General Anesthesia Causes Epigenetic Histone Modulation of c-Fos and Brain-derived Neurotrophic Factor, Target Genes Important for Neuronal Development in the Immature Rat Hippocampus

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Early postnatal exposure to general anesthesia (GA) may be detrimental to brain development, resulting in long-term cognitive impairments. Older literature suggests that in utero exposure of rodents to GA causes cognitive impairments in the first-generation as well as in the second-generation offspring never exposed to GA. Thus, the authors hypothesize that transient exposure to GA during critical stages of synaptogenesis causes epigenetic changes in chromatin with deleterious effects on transcription of target genes crucial for proper synapse formation and cognitive development. They focus on the effects of GA on histone acetyltransferase activity of cAMP-responsive element-binding protein and the histone-3 acetylation status in the promoters of the target genes brain-derived neurotrophic factor and cellular Finkel-Biskis-Jinkins murine sarcoma virus osteosarcoma oncogene (c-Fos) known to regulate the development of neuronal morphology and function.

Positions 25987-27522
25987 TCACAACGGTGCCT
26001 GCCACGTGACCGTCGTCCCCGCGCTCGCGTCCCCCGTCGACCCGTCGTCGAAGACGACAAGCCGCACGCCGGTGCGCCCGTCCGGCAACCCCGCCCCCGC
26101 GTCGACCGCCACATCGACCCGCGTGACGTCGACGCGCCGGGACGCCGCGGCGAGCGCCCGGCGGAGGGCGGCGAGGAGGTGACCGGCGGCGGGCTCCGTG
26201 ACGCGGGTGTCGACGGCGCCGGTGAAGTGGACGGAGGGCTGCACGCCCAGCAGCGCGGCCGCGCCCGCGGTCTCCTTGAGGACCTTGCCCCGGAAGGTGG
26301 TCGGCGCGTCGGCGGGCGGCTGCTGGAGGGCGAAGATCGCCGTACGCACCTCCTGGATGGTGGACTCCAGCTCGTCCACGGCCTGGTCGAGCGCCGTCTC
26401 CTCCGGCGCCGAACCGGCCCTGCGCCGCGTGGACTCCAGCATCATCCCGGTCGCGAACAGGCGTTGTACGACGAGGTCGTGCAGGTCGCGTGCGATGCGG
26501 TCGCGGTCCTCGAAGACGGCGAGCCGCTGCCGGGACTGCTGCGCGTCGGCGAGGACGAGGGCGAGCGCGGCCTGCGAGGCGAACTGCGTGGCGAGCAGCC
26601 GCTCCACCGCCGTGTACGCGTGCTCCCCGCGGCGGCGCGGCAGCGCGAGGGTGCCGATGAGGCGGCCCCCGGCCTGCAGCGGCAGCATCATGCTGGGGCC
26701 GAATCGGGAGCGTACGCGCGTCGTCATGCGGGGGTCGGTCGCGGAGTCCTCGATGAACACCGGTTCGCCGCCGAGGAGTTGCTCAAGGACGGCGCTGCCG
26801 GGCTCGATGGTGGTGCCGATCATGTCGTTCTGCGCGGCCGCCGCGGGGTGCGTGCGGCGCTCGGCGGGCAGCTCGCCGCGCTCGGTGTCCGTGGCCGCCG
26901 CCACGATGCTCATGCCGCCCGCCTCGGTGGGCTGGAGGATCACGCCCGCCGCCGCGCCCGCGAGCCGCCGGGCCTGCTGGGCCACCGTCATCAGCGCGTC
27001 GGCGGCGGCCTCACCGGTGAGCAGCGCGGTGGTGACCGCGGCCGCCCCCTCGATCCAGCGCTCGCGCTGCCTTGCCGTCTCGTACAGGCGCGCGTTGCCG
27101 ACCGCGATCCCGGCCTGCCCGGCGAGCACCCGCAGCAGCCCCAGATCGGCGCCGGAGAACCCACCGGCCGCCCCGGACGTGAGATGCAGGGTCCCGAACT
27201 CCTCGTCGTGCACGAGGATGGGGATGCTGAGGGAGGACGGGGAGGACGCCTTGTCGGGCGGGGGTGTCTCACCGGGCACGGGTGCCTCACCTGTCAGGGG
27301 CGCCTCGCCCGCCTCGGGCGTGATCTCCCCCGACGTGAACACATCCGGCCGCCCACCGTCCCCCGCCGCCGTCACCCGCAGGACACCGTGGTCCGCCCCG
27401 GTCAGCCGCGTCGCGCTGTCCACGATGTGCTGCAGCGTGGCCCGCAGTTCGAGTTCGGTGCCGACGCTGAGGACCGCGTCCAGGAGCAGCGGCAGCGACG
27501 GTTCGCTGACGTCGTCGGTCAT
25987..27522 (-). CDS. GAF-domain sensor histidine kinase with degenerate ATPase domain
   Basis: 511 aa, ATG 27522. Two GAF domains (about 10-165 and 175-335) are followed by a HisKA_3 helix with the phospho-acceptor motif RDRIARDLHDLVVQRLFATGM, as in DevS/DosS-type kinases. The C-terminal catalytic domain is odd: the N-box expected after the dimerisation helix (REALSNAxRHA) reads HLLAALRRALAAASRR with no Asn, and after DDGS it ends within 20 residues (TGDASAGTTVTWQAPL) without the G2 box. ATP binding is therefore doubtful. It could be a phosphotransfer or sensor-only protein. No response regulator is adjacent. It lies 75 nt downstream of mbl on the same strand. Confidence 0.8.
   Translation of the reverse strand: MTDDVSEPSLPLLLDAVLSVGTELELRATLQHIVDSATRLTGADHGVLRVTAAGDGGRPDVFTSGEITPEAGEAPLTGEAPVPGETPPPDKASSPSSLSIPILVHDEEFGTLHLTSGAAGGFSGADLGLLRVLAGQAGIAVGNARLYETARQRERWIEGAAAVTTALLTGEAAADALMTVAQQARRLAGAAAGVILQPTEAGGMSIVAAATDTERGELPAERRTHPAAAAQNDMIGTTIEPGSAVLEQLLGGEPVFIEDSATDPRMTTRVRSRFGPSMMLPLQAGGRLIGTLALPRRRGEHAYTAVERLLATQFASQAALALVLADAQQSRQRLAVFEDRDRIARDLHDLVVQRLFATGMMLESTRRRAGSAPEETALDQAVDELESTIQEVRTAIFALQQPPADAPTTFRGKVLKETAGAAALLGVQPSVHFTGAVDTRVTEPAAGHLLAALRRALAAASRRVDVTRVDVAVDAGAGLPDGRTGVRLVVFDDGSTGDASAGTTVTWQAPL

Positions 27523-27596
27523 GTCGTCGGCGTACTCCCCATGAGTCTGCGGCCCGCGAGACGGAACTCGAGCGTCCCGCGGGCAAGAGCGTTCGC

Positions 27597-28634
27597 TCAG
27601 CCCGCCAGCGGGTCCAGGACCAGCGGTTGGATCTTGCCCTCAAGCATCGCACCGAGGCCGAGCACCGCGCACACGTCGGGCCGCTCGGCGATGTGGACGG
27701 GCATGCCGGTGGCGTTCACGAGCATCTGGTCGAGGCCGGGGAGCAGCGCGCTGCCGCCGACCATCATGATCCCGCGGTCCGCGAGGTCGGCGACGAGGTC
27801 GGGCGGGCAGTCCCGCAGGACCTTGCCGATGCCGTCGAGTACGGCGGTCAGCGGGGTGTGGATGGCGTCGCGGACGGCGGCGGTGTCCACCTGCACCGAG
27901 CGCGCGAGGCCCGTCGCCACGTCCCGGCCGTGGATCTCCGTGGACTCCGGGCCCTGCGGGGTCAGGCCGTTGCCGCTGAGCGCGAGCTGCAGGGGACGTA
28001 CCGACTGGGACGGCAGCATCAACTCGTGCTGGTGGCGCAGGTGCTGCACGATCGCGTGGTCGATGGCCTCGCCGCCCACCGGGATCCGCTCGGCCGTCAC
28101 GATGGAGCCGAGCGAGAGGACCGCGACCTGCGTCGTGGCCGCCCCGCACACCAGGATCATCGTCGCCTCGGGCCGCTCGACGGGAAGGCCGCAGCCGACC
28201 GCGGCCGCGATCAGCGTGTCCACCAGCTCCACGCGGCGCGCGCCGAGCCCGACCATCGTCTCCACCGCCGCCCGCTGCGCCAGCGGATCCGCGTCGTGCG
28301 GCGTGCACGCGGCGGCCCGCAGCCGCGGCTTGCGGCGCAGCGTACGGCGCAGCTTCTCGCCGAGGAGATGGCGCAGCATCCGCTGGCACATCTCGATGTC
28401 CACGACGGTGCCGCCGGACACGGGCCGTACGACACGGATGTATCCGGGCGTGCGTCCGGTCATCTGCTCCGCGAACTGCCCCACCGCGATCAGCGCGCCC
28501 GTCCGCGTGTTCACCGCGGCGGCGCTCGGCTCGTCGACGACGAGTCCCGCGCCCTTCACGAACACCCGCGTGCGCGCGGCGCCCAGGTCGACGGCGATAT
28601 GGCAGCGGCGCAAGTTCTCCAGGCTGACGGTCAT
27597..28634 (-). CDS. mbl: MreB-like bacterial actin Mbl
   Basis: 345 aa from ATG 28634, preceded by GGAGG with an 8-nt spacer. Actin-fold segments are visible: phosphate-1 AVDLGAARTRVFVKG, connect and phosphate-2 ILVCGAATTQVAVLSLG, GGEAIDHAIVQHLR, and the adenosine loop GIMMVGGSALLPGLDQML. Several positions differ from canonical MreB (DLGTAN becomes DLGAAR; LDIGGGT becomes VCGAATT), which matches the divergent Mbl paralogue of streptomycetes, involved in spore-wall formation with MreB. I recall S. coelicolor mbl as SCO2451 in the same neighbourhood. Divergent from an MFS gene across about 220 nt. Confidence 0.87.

Seven-day-old rat pups were exposed to a sedative dose of midazolam followed by combined nitrous oxide and isoflurane anesthesia for 6 h. Hippocampal neurons and organotypic hippocampal slices were cultured in vitro and exposed to GA for 24 h.


GA caused epigenetic modulations manifested as histone-3 hypoacetylation (decrease of 25 to 30%, n = 7 to 9) and fragmentation of cAMP-responsive element-binding protein (two-fold increase, n = 6) with 25% decrease in its histone acetyltransferase activity, which resulted in down-regulated transcription of brain-derived neurotrophic factor (0.2- to 0.4-fold, n = 7 to 8) and cellular Finkel-Biskis-Jinkins murine sarcoma virus osteosarcoma oncogene (about 0.2-fold, n = 10 to 12). Reversal of histone hypoacetylation with sodium butyrate blocked GA-induced morphological and functional impairments of neuronal development and synaptic communication.


Long-term impairments of neuronal development and synaptic communication could be caused by GA-induced epigenetic phenomena.

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